The lame-duck Glendale City Council is set to debate the final terms of a Jobing.com Arena management deal with Greg Jamison, pledging $320 million over 20 years to the prospective owner of the Phoenix Coyotes.
Pretty sweet deal: the City Council is set to pay Jamison more than the worth of the team or the worth of the arena, built for $180 million in 2003. It’s such a sweet deal that four new members opposing the arena deal were elected earlier this month to the City Council. For example, incumbent Joyce Clark — a proponent of the arena deal — was voted out of office by a 2-to-1 margin. Similarly, mayor-elect Jerry Weiers ran on a platform of limiting subsidies to sports facilities. Glendale’s finances have been battered by debt service on the arena and Camelback Ranch-Glendale, the spring-training home of the Los Angeles Dodgers and Chicago White Sox.
The current City Council has sought to change the terms of the management deal, and the two sides still must agree on some other terms, such as penalties for not staging enough non-sports events, such as concerts. But really, this is chump change in light of the hundreds of millions pledged to Jamison to run an arena. And some, including the interim city manager who negotiated the deal, admits it’s a bad one for taxpayers and needs to be revised.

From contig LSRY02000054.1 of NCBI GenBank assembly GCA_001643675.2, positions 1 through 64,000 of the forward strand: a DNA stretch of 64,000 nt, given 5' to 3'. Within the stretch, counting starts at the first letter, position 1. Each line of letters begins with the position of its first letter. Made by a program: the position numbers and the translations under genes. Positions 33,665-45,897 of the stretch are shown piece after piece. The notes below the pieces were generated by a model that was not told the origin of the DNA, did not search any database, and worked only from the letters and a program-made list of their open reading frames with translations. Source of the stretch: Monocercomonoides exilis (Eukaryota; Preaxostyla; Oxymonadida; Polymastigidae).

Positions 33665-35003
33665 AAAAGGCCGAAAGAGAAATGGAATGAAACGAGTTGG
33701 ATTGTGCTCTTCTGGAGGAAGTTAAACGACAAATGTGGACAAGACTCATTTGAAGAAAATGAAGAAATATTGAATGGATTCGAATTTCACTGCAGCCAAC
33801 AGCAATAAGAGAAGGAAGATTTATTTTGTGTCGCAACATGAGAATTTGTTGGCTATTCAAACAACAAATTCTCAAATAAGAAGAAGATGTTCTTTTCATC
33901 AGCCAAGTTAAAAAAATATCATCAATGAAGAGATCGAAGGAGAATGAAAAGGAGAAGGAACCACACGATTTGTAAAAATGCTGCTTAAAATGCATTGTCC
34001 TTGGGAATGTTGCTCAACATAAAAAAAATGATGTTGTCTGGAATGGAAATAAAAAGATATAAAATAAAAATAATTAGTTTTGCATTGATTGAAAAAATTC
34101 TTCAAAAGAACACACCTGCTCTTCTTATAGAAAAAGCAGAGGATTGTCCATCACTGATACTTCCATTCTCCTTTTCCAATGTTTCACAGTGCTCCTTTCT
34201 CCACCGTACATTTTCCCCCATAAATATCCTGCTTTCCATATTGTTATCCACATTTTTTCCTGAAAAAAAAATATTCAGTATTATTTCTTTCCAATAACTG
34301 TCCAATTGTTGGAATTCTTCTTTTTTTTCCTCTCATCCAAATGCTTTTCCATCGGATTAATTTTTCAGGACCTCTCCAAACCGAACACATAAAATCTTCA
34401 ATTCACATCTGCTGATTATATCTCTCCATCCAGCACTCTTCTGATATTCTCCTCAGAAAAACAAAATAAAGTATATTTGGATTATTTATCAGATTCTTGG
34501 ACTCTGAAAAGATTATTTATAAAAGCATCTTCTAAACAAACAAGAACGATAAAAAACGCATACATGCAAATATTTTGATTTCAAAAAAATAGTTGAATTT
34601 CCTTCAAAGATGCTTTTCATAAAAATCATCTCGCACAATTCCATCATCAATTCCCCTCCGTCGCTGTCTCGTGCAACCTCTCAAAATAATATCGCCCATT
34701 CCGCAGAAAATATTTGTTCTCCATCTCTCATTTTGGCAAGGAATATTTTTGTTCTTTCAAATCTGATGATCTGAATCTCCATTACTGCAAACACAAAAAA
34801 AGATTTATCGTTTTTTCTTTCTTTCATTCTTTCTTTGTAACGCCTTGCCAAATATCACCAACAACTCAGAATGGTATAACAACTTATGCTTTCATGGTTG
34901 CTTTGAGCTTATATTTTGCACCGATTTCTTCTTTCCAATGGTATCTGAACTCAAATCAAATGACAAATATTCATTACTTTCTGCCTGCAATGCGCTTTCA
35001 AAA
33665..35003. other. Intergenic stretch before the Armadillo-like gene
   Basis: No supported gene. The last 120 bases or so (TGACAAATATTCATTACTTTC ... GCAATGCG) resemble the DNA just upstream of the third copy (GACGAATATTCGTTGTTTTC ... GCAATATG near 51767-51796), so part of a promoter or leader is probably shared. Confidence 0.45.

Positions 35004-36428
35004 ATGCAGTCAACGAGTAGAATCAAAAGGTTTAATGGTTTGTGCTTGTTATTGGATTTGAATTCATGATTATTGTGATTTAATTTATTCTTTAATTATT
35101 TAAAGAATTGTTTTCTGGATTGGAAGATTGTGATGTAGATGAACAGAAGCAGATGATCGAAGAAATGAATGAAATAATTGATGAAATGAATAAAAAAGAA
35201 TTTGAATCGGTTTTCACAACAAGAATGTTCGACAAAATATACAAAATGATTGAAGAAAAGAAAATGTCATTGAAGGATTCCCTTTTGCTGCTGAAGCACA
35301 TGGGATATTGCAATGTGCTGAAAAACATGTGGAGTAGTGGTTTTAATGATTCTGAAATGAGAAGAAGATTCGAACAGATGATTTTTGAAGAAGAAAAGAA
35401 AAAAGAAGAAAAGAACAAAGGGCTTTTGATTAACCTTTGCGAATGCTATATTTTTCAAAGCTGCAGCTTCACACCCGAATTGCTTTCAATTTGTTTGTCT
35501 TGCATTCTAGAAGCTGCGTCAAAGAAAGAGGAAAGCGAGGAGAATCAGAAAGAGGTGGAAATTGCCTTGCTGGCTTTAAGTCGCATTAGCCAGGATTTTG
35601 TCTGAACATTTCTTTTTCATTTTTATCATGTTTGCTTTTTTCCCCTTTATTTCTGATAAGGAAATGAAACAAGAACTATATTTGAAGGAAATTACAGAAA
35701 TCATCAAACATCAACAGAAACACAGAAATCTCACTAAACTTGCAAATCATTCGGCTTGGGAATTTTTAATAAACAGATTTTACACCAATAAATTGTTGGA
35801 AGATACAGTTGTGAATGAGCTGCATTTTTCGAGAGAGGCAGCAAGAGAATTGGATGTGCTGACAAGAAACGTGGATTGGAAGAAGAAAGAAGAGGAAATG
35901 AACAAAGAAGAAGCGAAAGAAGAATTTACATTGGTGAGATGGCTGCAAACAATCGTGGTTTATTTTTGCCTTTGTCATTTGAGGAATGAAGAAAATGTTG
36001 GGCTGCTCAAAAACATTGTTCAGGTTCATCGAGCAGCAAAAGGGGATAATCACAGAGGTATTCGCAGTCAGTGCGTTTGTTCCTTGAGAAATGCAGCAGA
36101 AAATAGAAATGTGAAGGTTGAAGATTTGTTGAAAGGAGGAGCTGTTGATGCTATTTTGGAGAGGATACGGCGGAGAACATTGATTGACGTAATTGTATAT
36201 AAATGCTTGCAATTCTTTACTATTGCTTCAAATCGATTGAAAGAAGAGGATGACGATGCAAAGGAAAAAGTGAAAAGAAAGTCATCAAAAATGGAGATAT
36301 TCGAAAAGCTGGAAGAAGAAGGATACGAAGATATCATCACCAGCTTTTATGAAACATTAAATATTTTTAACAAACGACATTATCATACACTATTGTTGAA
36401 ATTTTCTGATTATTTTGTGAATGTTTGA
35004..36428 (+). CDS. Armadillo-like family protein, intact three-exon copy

One option that’s emerging: before signing an agreement with Jamison, some argue the city should release the management deal to bid. No one seems to be quite sure exactly why the city should be paying so much for an arena-management deal, and one way to establish a market price for an arena-management deal is,well, to release the deal to the market. We’re guessing the major arena-management firms out there — Global Spectrum, SMG — could come up with a bid that’s considerably lower than the $16 million pledged to Jamison. And it’s still not certain whether the Jamison deal will pass legal muster: the city is using a hike in sales taxes to pay part of the management deal, and Arizona has some quirks in the legal system that prevents individuals benefiting from such a contract. So the City Council vote on Nov. 27 may not be the final step in the process.